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Thread: 41, fibromyalgia, tons of symptoms

  1. #1
    Junior Member
    Join Date
    Nov 2013

    41, fibromyalgia, tons of symptoms

    Hi. I am 41. I was diagnosed with fibromyalgia 5 years ago, but had problems dating back to 2000. Pain, fatigue, pressure in my ears, IBS, insomnia, sensitivity to temperatures, poor focus, no libido, and very poor sexual function.

    I had been on a testosterone cream for several years. It didn't seem to helping. I took a testosterone blood test, and I was at 304. 6 months later, after increasing the dose, i was at 289! So I figured out the creams were not working. I think they kept me high enough to barely function, but I should be at 650.

    So my doctor just decided to start me on injections instead. She started with a 3 week gap, and let me tell you, that was hard. 200 ml or whatever they measure it in, every 3 weeks. The first 7 days had some good moments. Sexual function improved, fatigue was slightly less, and my focus was a little better. Next 4 days were mediocre, and then the last 10 days I crashed bad. But now my doctor has agreed to do the injections every 2 weeks instead of 3, which will help. I don't expect my fibromyalgia to be cured, but any help in any of my symptoms would make me be able to interact with my family more - I am married with two kids and live in PA. Thanks for allowing me to post here.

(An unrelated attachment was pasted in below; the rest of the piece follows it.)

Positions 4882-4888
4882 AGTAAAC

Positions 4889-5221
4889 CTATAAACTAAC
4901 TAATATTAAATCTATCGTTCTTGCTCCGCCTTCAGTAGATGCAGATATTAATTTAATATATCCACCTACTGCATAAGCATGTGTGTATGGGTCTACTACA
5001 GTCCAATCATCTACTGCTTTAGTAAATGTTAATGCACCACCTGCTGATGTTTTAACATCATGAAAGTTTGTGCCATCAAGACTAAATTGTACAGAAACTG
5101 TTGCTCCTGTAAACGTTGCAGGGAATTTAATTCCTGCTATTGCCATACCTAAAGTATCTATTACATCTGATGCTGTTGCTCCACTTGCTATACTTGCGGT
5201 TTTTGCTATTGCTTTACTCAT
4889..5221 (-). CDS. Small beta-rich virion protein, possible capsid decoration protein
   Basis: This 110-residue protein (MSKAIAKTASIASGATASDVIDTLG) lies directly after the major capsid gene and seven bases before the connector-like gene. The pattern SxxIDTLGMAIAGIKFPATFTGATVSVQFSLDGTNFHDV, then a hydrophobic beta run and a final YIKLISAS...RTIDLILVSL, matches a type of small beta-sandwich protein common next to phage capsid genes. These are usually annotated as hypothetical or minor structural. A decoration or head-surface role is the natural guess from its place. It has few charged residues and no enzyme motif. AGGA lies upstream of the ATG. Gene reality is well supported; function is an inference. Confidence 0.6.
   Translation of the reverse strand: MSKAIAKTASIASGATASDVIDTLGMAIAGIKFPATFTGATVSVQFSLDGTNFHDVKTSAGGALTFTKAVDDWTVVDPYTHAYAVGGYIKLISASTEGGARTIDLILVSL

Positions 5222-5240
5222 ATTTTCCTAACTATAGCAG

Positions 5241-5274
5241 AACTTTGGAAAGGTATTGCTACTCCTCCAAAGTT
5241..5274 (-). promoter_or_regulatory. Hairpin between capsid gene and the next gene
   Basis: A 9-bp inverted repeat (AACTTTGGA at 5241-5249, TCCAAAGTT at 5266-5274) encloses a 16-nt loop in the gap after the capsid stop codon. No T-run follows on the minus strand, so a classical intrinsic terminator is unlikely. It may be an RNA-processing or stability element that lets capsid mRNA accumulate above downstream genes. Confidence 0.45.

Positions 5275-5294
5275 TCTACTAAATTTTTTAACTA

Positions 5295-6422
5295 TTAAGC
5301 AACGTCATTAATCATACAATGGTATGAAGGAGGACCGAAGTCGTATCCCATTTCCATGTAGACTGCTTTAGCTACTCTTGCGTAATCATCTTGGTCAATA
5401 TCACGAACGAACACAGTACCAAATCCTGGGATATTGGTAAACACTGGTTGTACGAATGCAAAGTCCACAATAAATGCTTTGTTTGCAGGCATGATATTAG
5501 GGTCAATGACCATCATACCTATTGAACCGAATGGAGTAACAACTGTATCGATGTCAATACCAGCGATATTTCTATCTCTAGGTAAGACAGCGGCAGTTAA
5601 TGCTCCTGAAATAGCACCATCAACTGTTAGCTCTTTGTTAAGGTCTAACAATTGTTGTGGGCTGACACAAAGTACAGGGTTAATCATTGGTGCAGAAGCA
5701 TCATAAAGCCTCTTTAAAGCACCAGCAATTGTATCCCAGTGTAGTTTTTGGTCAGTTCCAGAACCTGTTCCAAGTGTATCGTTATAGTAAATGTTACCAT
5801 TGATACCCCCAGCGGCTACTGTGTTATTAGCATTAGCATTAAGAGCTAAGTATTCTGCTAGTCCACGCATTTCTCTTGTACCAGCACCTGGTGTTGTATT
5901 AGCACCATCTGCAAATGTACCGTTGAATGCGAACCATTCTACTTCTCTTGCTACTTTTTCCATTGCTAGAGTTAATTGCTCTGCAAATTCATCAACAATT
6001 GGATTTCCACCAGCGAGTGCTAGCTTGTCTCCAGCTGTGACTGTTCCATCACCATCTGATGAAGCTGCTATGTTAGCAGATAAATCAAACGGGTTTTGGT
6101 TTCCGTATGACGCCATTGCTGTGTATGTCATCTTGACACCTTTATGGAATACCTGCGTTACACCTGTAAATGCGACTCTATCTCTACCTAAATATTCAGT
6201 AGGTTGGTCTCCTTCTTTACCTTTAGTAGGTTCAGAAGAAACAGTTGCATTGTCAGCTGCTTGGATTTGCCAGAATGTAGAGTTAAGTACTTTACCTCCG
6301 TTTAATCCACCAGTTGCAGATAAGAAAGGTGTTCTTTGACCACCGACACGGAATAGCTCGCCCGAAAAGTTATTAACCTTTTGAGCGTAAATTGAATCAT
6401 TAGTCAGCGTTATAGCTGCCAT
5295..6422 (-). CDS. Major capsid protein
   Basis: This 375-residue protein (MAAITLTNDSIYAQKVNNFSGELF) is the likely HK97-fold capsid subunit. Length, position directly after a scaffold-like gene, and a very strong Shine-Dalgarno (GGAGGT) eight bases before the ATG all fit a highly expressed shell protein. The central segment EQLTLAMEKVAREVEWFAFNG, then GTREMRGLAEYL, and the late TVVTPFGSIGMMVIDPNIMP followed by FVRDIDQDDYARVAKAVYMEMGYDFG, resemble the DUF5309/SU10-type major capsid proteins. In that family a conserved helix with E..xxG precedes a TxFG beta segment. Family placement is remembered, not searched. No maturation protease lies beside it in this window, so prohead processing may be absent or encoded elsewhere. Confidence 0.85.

2. #2
    Administrator Justin's Avatar
    Join Date
    Aug 2012
    Many physicians will prescribe 1 injection of testosterone once every 2-3wks, it's a fairly common protocol that was used for decades. However, physicians who are a little more up to date on testosterone treatment understand it needs to be injected at minimum once every 7 days if your levels are to remain stable. When you inject, your levels will peak 48-7hrs after the injection. As the week goes on they start to fall towards baseline. By the time you get into week two, you are back to your low level and possibly lower due to HPTA suppression. With the once every 2-3wk protocol, you will always experience up and down testosterone levels. Physicians who do not understand this, they're not bad people, they just don't know any better. This isn't something that's taught heavily in med school. A good TRT physician is someone who has taken the time for continuing education and made an effort to understand these things.

    Your firomyalgia, with proper testosterone levels, stable and optimal, you may actually begin to feel better. You might also consider growth hormone therapy, such as Sermorelin.

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